Good fences make good neighbors, wrote Robert Frost. Border walls aside, that remains true of Canadian mines upstream of Washington waters.
We love our Canadian neighbors and value much of what we share. But due to geologic fate, mining waste is something British Columbia may share in profusion with us in Washington, as well as Alaska, Idaho and Montana. It’s something we should worry about, and that Olympia must take action on.
Some of Washington’s greatest rivers begin in B.C., with big mines existing or proposed on the slopes above them. Last year, a notorious corporation applied to mine the unprotected “Donut Hole” in the Skagit headwaters, birthplace of Puget Sound’s largest river. Should a mine be developed and spill arsenic or other heavy metals, the toxic pollution would flow downstream into Washington, threatening salmon, orcas, fishermen, and local tribes and communities. These are unacceptable risks.
The Legislature recently held a hearing on Senate Joint Memorial 8014, which is intended to convey concerns to Victoria, B.C., cautioning against mining in the Skagit River headwaters. We thank the sponsors, Sens. John McCoy and Jesse Salomon, and support passage. We’re also grateful to Rep. Debra Lekanoff for her sponsorship of the companion House Bill 4013.
But this problem is not limited to the mighty Skagit. Major mines operate upstream of the Columbia, Kettle and other transboundary waters. The gorgeous Similkameen River drains through the Canadian side of the North Cascades, flowing into the Okanogan at Oroville. In its upper reaches near Princeton, a massive mine continues to produce toxic slurry. That slurry is held in a tailings pond behind an earthen dam hundreds of feet high, three times the size of the Mount Polley tailings pond that breached catastrophically in 2014, spilling more than a billion gallons of pollution into central B.C. salmon spawning habitat.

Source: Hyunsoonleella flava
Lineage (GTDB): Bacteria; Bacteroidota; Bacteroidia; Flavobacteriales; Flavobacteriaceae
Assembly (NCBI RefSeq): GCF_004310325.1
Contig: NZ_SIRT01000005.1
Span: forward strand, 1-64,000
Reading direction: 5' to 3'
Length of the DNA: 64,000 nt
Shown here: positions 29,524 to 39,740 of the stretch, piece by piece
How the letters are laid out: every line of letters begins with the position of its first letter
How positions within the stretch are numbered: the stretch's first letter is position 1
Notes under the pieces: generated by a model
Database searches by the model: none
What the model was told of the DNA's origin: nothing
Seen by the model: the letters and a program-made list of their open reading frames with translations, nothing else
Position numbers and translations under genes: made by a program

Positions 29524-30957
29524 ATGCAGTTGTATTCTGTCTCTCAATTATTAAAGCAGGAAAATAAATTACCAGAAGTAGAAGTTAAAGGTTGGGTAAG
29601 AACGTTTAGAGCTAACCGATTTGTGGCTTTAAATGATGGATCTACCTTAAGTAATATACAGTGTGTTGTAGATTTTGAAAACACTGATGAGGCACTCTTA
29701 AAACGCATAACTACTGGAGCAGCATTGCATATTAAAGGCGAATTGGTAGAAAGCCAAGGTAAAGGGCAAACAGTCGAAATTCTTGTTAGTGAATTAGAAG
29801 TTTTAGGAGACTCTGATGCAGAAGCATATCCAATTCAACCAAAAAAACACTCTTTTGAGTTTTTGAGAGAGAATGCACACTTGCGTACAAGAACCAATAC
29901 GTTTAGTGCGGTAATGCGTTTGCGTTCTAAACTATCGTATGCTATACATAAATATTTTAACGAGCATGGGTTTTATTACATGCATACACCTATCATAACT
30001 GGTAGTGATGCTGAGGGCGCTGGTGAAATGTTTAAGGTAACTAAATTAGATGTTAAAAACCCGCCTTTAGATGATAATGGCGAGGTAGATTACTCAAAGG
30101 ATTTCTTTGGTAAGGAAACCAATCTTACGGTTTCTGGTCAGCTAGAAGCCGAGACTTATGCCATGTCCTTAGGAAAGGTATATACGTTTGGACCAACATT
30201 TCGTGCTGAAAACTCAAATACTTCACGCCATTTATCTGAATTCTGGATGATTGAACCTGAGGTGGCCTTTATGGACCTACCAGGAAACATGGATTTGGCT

The company responsible, Imperial Metals, is the same outfit that wants to mine the Skagit River headwaters.
If waste from a Washington mine ended up in British Columbia, the liability would be covered because state law requires mines to post bonds sufficient to cover 100% of the cost of reclamation. B.C. has some requirements for financial assurances, but the province often does not require mine operators cover all the costs of cleanup. Government reports show there is at least a $1 billion gap in unfunded mining liabilities in B.C.
This isn’t an idle threat for Washingtonians, as a century of mercury pollution from a smelter near Trail, B.C., has so contaminated the Columbia River and Lake Roosevelt that cleanup will cost more than a billion dollars. Litigation to cover those costs has dragged on for decades due to the lack of regulation.
If mining corporations are required to post financial assurances upfront, not only will remediation and compensation occur more quickly after an accident, but the companies will be far more motivated to act responsibly and minimize the potential for disaster.
As many as 33 mines are either active or under exploration in B.C. within 60 miles of the Washington border. There are dozens more within a similar distance of Alaska, Idaho and Montana. Alaskans also are mobilized against the risk, including native tribes, local communities and fishermen, many of whom return to port in Seattle. Consequently, U.S. Sen. Lisa Murkowski, R-Alaska, recently led a bipartisan letter of concern to Canada signed by all eight senators from the four border states.
Tribal, fishing and conservation interests are now looking to Olympia to engage in defense of our healthy watersheds. We call on the Legislature to pass SJM 8014 and to take up and pass a broader memorial calling on Victoria to require financial assurances for all mines.
Gov. Jay Inslee and state lawmakers should do all they can to encourage B.C. to adopt the requirement that mine operators cover the costs of cleanup and otherwise update its Mines Act.
It’s only neighborly.
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